Pentecost +7 – Year A
There's a song popularized by the Mills Brothers:
You always hurt the one you love
The one you shouldn't hurt at all
You always take the sweetest rose
And crush it till the petals fall
You always break the kindest heart
With a hasty word you can't recall
So If I broke your heart last night,
It's because I love you most of all
What strange things we project onto love. Can you really love sinners without really simply loving sinners. Can you love G*D and go all the way to hurting a loved one in your heart (if not in deed – stopping one ram short of sacrifice).
"Love me more (and more and more and more)" is an appeal to betrayal of other loves.
In an Edenic garden no slack was given, G*D sacrificed G*D's own image. At the beginning of this story, still no slack is given, Abraham is to sacrifice his own image. This is either profound counterintuitiveness or its just dumb. What have you found about losing your life for the sake of another? What have you found about the cost of not losing your life?
Have you found the shifting point that moves from "prove your love to me by betraying another love" to "stop that"?
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Here is a slightly modified comment from one of the lists I follow (Midrash). Thought you might be interested:
…a caution.... we can get all kinds of self-righteous about the text (and yes, it is a horrible story - it is supposed to be!), but at some point don't we want to see what it brings, instead of reading ourselves into it? (Have you ever noticed how quickly mainliners and progressives can turn into Biblical literalists?)….
It does no good to require of Abraham the sensibilities of a 21st century, college-educated social worker. He lived 3,000 years ago as a primitive tribal chieftain at the edge of pre-history, where … child sacrifice was not uncommon among other peoples in the area. Here's an ancient piece of oral history, told and re-told for a reason. Probably to discern who God is - and turns out God is NOT the one who demands child sacrifice. … it illustrates an evolution in our understanding. Seems to me Abraham is not the one who says "No", but God is the one who says "No." … Abraham had it wrong, and God intervened.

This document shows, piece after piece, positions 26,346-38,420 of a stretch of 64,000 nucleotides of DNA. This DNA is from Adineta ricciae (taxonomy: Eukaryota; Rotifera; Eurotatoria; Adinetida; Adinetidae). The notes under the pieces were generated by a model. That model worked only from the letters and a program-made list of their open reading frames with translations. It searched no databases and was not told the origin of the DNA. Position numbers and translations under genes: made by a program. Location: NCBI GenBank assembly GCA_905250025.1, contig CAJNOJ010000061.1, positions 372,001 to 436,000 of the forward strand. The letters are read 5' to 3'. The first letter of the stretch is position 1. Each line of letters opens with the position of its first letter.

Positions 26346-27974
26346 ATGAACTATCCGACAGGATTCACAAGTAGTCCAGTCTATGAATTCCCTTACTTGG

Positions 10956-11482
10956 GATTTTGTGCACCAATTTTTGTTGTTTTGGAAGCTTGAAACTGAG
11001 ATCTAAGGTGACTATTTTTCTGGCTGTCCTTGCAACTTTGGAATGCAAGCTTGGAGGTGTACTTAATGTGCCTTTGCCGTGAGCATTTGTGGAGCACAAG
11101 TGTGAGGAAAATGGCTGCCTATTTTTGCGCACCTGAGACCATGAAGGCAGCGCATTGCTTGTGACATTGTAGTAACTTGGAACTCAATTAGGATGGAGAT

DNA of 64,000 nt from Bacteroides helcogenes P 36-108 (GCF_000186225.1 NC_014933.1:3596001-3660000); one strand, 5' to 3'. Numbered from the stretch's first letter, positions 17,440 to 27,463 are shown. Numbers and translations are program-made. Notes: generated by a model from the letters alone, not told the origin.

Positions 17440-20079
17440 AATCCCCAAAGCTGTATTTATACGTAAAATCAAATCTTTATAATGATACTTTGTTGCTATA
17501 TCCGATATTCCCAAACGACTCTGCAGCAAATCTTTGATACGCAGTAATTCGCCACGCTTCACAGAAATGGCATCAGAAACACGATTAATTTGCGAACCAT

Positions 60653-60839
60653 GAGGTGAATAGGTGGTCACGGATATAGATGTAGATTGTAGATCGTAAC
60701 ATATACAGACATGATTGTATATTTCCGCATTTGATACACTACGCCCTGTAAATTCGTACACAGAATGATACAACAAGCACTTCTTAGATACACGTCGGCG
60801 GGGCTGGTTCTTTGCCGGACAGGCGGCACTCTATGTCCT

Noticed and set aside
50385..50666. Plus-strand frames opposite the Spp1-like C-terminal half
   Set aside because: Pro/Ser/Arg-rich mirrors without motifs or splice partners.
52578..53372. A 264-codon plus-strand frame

How is that illustrative to us? All the ways we still sacrifice our children, even down to sending them to war for what turn out to be questionable reasons. Does God not still say, "No."?
This story pushes me into the territory of personal heresy, because if it is true and remains true, then God's intention in sending Jesus among us was NOT substitutionary blood atonement, but that we might listen to him and be reconciled. And the accepted doctrine that Jesus had to die for our sins turns out to be a strange twist on a sad set
of events. What if, what if, we were to say that God became incarnate in Christ Jesus, the Word became flesh, and (like Abraham) we misunderstood and killed the messenger, the reconciler, instead? And the Resurrection was God's way of saying, "NO! Stop it!" (?)
And instead of killing the Son through whom the future was promised, we back away from the knife, the Cross, and come down from the dark mountain chastened?